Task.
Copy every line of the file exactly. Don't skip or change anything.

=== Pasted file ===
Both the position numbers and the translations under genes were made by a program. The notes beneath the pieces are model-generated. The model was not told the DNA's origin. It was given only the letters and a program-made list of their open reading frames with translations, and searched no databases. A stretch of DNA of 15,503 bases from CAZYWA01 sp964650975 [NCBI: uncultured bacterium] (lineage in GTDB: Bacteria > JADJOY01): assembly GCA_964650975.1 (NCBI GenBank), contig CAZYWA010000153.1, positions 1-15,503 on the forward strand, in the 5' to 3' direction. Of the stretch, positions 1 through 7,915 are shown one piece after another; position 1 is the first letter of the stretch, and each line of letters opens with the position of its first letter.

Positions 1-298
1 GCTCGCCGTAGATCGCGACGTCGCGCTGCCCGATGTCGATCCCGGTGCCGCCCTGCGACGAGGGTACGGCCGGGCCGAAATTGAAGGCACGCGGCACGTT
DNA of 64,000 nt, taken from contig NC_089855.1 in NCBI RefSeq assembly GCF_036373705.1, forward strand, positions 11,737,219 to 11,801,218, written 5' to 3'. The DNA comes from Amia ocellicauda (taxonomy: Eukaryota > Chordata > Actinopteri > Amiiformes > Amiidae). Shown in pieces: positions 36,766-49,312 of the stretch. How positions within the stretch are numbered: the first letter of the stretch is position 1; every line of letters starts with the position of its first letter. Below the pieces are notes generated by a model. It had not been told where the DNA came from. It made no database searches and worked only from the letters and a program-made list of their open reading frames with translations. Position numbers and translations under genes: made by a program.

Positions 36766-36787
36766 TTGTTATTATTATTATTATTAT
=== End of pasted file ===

Both the position numbers and the translations under genes were made by a program. The notes beneath the pieces are model-generated. The model was not told the DNA's origin. It was given only the letters and a program-made list of their open reading frames with translations, and searched no databases. A stretch of DNA of 15,503 bases from CAZYWA01 sp964650975 [NCBI: uncultured bacterium] (lineage in GTDB: Bacteria > JADJOY01): assembly GCA_964650975.1 (NCBI GenBank), contig CAZYWA010000153.1, positions 1-15,503 on the forward strand, in the 5' to 3' direction. Of the stretch, positions 1 through 7,915 are shown one piece after another; position 1 is the first letter of the stretch, and each line of letters opens with the position of its first letter.

Positions 1-298
1 GCTCGCCGTAGATCGCGACGTCGCGCTGCCCGATGTCGATCCCGGTGCCGCCCTGCGACGAGGGTACGGCCGGGCCGAAATTGAAGGCACGCGGCACGTT
DNA of 64,000 nt, taken from contig NC_089855.1 in NCBI RefSeq assembly GCF_036373705.1, forward strand, positions 11,737,219 to 11,801,218, written 5' to 3'. The DNA comes from Amia ocellicauda (taxonomy: Eukaryota > Chordata > Actinopteri > Amiiformes > Amiidae). Shown in pieces: positions 36,766-49,312 of the stretch. How positions within the stretch are numbered: the first letter of the stretch is position 1; every line of letters starts with the position of its first letter. Below the pieces are notes generated by a model. It had not been told where the DNA came from. It made no database searches and worked only from the letters and a program-made list of their open reading frames with translations. Position numbers and translations under genes: made by a program.

Positions 36766-36787
36766 TTGTTATTATTATTATTATTAT